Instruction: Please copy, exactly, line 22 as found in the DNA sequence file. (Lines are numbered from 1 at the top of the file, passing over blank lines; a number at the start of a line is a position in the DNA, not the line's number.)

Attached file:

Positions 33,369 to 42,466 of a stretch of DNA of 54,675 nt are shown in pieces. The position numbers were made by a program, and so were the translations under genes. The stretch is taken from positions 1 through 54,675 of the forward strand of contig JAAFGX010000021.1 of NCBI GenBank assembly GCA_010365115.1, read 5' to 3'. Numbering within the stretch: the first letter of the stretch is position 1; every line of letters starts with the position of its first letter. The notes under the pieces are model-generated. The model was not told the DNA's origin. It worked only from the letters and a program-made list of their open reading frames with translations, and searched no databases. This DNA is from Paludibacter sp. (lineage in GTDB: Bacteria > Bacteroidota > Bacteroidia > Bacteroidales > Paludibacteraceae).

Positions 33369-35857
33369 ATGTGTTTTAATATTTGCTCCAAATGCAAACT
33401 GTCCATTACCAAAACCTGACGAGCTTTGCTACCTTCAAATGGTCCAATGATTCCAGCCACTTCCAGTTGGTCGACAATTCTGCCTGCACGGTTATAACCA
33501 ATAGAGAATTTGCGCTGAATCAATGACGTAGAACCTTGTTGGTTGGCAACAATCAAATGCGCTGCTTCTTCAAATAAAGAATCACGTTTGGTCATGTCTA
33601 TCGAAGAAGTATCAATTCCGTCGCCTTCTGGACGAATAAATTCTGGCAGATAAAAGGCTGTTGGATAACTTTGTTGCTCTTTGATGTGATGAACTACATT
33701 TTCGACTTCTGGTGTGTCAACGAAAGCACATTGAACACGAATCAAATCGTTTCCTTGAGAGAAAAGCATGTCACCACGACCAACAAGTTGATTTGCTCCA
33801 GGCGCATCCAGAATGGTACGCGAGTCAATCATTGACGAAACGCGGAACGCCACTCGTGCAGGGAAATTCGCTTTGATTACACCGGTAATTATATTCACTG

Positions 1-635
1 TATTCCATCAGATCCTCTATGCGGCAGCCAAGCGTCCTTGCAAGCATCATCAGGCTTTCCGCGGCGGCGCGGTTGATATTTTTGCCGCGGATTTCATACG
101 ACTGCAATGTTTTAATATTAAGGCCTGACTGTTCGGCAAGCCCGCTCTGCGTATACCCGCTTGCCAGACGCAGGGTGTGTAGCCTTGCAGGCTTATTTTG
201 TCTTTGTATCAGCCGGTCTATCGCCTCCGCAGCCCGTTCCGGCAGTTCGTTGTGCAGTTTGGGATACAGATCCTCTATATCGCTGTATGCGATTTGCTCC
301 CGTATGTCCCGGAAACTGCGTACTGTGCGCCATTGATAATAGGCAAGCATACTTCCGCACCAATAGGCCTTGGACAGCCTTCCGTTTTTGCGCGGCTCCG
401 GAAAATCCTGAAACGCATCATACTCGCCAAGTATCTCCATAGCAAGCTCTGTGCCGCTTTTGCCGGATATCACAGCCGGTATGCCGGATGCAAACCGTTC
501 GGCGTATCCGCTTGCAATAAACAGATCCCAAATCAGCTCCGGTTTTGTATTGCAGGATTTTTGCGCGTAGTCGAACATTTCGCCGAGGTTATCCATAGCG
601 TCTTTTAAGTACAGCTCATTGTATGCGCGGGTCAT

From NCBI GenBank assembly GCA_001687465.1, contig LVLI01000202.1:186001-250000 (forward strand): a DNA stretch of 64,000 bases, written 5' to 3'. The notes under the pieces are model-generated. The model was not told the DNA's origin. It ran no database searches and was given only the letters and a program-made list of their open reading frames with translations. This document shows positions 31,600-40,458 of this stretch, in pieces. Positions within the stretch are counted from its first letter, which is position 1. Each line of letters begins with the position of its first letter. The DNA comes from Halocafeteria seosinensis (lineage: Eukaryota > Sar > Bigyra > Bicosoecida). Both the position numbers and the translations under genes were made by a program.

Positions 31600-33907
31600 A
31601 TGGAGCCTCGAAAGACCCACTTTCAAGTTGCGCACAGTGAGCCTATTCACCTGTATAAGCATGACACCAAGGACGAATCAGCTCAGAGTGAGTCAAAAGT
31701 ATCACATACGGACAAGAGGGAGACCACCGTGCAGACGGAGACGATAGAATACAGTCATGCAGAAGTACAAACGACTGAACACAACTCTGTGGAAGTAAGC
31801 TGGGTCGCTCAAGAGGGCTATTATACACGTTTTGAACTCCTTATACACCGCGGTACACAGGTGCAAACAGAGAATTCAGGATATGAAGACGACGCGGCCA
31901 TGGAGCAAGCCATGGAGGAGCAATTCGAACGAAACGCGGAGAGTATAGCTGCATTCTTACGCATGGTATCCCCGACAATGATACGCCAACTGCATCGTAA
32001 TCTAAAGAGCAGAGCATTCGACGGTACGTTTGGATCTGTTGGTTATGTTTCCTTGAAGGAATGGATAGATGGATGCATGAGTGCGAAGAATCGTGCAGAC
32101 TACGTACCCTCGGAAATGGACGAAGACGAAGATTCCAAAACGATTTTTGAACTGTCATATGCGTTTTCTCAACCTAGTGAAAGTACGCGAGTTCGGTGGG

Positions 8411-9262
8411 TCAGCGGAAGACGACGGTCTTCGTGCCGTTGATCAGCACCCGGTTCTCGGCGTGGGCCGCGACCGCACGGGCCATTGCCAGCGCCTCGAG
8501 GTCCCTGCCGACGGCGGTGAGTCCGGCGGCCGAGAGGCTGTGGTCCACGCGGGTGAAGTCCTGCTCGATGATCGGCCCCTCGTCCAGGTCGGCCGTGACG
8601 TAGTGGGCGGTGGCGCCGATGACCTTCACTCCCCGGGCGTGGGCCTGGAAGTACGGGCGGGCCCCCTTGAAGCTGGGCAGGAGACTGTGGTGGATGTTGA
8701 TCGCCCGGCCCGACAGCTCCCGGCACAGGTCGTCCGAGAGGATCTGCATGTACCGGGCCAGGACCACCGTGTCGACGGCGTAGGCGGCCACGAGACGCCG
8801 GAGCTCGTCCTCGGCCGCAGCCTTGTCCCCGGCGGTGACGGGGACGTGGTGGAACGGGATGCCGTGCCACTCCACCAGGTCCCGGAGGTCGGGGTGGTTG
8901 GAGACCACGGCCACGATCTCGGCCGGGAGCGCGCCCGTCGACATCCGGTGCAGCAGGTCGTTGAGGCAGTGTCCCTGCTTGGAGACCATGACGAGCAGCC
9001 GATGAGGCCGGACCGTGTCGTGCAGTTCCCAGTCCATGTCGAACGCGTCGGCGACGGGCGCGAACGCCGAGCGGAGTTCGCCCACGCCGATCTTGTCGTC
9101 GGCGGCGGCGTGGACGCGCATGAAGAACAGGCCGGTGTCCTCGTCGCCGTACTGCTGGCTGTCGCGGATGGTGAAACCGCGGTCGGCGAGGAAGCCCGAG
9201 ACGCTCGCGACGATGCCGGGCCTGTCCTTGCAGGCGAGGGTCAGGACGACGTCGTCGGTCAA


31801 TGGGTCGCTCAAGAGGGCTATTATACACGTTTTGAACTCCTTATACACCGCGGTACACAGGTGCAAACAGAGAATTCAGGATATGAAGACGACGCGGCCA